PROVIDENCE, R.I. — Over 1.3 billion people in the world live without electricity, and one billion people may still not have access to it by 2030, according to the International Energy Agency. One of the areas most affected by this is Sub-Saharan Africa, which holds 95 percent of the people who lack electricity. Almost two-thirds of the population do not have access to electricity, and this is causing a stall in development. The United States’ Energize Africa Act could provide much needed assistance.
The U.N. Human Development Index indicates that the bottom 24 out of 25 ranked countries are in Africa.
A lack of power causes lapses in healthcare and education, among other things. Without electricity in hospitals, the maternal death rate spikes, as does the infant mortality rate. Infant mortality is as high as 10 percent in Somalia. In addition, hospitals and other care centers cannot refrigerate vaccines, which means preventable illnesses are still a factor in many nations.
Another health issue is pollution. The lack of electricity means a higher reliance on other sources of fuel, like diesel and kerosene. These are dirtier forms of energy, and their availability is also inconsistent.
Another form of pollution comes from indoor cooking. People burn wood, coal, charcoal and animal dung while cooking food. The smoke created from these fires causes lung damage, heart disease, stroke and cancer. Indoor cooking caused over 600,000 deaths in 2012.
Education also suffers without electricity. Children cannot study at night without lights. Students are sometimes forced to travel far from home to find a streetlight to study under. This poses a safety risk and impedes their learning. Women in particular cannot attend school because they are tasked with the job of finding fuel.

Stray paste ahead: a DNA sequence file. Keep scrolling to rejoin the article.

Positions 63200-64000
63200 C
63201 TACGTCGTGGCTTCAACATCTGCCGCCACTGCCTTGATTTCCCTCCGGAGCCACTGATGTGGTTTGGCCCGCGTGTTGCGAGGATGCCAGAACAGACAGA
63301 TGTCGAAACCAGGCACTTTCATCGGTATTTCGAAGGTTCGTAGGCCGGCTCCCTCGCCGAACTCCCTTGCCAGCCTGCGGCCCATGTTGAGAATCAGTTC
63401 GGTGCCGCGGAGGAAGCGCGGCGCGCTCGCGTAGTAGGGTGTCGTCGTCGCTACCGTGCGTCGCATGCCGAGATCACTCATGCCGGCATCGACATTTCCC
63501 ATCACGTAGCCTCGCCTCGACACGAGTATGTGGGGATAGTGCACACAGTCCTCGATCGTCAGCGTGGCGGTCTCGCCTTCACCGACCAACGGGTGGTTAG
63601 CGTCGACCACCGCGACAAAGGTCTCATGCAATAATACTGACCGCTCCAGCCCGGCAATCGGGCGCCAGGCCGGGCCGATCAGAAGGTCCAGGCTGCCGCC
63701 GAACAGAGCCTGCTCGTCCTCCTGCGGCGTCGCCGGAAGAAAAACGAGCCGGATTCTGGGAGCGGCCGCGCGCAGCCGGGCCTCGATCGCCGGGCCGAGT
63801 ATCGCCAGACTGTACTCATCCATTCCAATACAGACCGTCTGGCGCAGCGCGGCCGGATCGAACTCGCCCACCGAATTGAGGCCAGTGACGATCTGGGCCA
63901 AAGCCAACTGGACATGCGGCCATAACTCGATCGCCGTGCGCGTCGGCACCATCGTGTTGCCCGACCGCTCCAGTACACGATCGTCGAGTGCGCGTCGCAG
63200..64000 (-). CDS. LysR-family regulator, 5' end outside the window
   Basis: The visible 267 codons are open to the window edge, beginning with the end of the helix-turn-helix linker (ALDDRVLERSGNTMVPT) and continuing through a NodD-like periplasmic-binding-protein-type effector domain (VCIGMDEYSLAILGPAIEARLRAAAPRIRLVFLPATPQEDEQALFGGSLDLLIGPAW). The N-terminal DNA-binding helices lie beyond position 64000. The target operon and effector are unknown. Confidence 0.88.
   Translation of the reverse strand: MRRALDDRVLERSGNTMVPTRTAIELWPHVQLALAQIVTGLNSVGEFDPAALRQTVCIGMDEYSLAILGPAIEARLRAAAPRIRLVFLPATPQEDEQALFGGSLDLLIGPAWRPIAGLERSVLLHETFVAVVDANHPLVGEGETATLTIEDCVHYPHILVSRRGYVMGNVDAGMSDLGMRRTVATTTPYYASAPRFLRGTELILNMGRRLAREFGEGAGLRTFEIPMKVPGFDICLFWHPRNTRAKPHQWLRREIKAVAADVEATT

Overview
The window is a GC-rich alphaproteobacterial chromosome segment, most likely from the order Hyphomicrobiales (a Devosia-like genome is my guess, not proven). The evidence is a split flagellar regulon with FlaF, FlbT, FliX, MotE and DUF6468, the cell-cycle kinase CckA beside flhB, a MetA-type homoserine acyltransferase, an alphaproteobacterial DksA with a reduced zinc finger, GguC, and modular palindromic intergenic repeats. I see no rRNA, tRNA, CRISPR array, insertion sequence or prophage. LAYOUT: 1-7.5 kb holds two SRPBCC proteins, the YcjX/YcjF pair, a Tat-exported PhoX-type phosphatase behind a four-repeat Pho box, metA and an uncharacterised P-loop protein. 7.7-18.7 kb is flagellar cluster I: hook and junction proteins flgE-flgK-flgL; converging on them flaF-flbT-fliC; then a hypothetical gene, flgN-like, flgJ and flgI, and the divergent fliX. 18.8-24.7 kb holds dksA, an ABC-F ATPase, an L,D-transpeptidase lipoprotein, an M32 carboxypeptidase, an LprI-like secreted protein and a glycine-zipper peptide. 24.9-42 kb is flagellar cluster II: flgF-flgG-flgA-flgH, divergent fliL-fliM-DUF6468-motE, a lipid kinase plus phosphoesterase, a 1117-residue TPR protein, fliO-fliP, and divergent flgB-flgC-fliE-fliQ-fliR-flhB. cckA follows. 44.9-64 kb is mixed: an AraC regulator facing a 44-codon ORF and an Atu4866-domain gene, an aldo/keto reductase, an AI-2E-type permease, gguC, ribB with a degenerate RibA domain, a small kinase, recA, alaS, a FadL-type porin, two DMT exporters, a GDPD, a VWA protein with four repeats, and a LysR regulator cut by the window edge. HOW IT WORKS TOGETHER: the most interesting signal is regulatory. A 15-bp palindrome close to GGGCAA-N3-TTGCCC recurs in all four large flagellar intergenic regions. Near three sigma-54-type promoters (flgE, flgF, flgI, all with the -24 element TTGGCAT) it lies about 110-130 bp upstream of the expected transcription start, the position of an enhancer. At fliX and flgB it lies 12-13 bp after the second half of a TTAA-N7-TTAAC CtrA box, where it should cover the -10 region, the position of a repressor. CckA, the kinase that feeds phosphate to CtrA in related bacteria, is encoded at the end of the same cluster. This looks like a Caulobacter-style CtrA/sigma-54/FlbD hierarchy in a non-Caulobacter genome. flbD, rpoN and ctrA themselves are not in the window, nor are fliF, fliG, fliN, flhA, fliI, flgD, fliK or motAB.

Finding fuel can endanger the environment. The scavenging required to provide energy causes deforestation, erosion, land degradation and water contamination.
What the environment provides does not last long. Without refrigeration, the harvests in many African nations suffer from a large proportion of spoilage.
Without electricity, whole economies suffer. Businesses cannot grow, and individuals cannot be as productive. Nigeria is one of the largest oil producers in the world, but 80 percent of its 175 million citizens live below the international poverty line. Over half of its population also lives without electricity.
The reason for the low electrification rate lies mainly in a lack of funding. The difficulty to expand the system in rural areas and the lack of infrastructure have also affected the electrification rate.
In 2011, the U.N. launched the Sustainable Energy for All initiative (SE4ALL,) which aims to provide energy for the world. President Obama launched his own Power Africa initiative last year. Both initiatives work with the country’s private sector to supply energy. The issue is gaining attention. Right now, the Energize Africa Act is awaiting a vote in the Senate. The bill will provide a return on investment for both Africa and the U.S., since it will work with the private sector to make economic investments in the region and boost development.
ONE.org has a petition where people can show support for the bill. People can also call and email their senators to show support directly. More information is also available through ONE’s easy-to-follow infographic which outlines the problems caused by a lack of electricity.
– Monica Roth
Sources: Forbes 1, Forbes 2, New York Times, Roll Call, SE4ALL, One.org 1, One.org 2